They went back to Mrs. Ray and told her the problem. They wanted to take him out in the parking lot outside the apartment, but Jud would be able to get to at least one of them before they could finish him off. She had to do something about that free right hand.
Not letting a detail like this stand in her way, she got a travel coffee cup and suggested Jud take it to work with him every morning. “For thirteen years, she never made me or the girls breakfast, and now she was trying to get me to take that damn coffee cup with me.” But he resisted. After all these years, he just couldn’t get used to the idea of driving with his left hand on the wheel and his right hand occupied with a coffee cup. This was in the days before cup holders were commonplace in cars. Had they been, this story might have had a completely different outcome.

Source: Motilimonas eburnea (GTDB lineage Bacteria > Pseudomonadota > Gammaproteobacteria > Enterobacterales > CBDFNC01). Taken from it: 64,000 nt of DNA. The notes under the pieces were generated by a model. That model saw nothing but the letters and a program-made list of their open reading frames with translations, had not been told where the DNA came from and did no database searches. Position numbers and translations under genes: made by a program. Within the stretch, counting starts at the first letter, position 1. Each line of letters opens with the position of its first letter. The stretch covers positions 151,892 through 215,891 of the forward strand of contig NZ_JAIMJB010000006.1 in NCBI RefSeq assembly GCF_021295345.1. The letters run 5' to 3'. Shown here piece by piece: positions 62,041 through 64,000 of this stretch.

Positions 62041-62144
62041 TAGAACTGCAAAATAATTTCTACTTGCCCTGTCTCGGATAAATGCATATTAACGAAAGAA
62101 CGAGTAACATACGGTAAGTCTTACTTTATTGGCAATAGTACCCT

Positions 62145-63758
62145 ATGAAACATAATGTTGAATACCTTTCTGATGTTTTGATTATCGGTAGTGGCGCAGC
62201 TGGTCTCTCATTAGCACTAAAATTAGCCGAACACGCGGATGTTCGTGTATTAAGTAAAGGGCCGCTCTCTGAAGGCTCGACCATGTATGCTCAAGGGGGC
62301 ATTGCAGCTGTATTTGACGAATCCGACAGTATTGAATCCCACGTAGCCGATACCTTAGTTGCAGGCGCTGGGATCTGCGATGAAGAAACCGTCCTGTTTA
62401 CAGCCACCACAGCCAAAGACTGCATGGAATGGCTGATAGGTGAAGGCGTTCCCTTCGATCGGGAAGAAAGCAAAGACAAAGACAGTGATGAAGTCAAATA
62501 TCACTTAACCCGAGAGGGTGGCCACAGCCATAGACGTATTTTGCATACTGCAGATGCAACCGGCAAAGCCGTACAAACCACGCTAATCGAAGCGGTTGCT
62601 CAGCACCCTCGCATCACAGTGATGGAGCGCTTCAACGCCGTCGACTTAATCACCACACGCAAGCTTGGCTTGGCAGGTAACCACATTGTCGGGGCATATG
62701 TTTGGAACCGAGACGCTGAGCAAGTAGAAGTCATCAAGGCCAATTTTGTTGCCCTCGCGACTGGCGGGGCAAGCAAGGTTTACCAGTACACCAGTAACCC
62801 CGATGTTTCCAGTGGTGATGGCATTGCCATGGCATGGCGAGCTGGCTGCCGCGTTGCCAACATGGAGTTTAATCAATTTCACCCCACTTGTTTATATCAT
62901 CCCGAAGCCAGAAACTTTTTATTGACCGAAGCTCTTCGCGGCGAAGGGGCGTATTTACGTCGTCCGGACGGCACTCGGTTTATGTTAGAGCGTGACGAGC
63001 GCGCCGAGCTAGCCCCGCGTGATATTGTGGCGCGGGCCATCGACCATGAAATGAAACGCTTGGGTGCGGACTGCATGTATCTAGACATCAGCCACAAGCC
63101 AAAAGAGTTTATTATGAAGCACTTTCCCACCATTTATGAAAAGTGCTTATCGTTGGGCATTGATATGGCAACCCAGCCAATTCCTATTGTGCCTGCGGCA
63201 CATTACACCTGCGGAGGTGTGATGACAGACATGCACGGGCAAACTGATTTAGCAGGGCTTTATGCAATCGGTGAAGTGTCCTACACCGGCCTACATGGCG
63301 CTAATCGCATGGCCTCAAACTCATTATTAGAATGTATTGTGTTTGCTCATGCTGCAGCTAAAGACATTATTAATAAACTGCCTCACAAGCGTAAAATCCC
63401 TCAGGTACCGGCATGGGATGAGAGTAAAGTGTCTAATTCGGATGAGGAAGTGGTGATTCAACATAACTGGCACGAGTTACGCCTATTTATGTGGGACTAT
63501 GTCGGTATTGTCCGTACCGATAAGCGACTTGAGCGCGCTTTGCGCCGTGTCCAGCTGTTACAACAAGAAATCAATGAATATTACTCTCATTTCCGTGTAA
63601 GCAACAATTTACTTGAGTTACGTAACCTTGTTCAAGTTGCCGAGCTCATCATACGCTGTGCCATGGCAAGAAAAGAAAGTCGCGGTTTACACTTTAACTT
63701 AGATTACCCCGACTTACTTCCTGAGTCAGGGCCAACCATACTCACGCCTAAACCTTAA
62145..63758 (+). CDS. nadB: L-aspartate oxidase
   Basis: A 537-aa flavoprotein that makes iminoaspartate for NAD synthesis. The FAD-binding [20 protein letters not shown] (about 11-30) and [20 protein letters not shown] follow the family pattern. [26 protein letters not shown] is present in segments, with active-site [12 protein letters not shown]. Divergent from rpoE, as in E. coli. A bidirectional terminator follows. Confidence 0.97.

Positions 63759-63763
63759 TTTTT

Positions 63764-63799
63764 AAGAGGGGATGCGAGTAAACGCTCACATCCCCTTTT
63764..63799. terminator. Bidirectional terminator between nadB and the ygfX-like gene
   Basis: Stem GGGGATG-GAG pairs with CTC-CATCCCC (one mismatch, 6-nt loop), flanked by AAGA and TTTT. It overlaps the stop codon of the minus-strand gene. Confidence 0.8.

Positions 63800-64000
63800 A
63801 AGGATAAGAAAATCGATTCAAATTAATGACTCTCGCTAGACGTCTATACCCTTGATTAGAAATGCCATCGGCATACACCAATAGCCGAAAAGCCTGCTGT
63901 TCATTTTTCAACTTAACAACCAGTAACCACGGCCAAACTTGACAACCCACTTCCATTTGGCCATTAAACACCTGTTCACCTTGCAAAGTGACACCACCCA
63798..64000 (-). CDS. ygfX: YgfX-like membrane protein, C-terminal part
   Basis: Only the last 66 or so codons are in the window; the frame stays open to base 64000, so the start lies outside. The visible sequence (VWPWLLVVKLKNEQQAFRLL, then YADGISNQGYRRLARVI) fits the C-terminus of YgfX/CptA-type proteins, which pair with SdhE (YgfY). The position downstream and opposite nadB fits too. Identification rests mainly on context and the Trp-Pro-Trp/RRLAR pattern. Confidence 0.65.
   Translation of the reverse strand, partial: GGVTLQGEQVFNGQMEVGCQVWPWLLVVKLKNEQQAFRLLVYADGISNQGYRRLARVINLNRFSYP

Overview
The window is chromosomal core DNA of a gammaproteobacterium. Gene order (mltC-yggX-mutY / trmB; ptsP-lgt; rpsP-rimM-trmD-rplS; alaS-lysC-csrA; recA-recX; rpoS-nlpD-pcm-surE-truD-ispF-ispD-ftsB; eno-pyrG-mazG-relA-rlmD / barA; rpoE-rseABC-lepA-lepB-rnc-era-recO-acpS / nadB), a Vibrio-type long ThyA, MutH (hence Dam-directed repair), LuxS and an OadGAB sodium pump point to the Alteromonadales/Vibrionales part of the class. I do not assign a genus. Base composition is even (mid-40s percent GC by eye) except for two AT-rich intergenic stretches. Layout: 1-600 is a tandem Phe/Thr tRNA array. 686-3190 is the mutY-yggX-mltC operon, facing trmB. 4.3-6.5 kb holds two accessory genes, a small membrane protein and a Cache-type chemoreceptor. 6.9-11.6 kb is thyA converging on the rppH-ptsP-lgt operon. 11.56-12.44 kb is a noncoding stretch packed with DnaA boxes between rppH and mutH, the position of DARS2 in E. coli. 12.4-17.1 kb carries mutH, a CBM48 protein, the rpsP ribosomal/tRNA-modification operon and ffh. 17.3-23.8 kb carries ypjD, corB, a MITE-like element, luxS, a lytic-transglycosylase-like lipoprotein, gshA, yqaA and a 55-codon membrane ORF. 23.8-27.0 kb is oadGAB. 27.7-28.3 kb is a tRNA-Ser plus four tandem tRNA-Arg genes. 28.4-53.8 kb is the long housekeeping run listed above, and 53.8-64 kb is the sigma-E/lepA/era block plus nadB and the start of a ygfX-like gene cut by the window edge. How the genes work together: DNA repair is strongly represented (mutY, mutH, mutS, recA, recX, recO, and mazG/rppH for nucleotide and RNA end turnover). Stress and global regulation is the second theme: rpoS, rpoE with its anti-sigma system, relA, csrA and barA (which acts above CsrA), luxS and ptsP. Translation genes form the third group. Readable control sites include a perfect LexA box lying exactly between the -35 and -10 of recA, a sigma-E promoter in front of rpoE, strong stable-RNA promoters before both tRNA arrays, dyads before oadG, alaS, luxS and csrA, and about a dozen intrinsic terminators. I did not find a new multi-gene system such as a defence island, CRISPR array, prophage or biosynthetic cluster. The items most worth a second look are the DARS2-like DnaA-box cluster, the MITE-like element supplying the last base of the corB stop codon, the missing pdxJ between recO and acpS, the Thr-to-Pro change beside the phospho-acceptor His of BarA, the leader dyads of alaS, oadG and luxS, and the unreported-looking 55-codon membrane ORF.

The gunmen came back to Mrs. Ray. “We can’t take him in the parking lot,” one of them reported. “We’ve got to take him inside.”
So the hit was scheduled for early February. Mrs. Ray had taken the two girls out for the evening and Jud was home alone. The shooters come to the building, down the hall, and up to the apartment door, where they ring the bell. The only problem is, they have the wrong apartment number. When a white man comes to the door, the two guys ask where the black man is who lives there. Innocently, he tells them they have the wrong apartment. Mr. Ray lives over there.
But now the shooters have been seen by this neighbor. If there’s a hit tonight, there’s no way he’s not going to remember two black men asking where Jud Ray lives when the police question him. So they leave.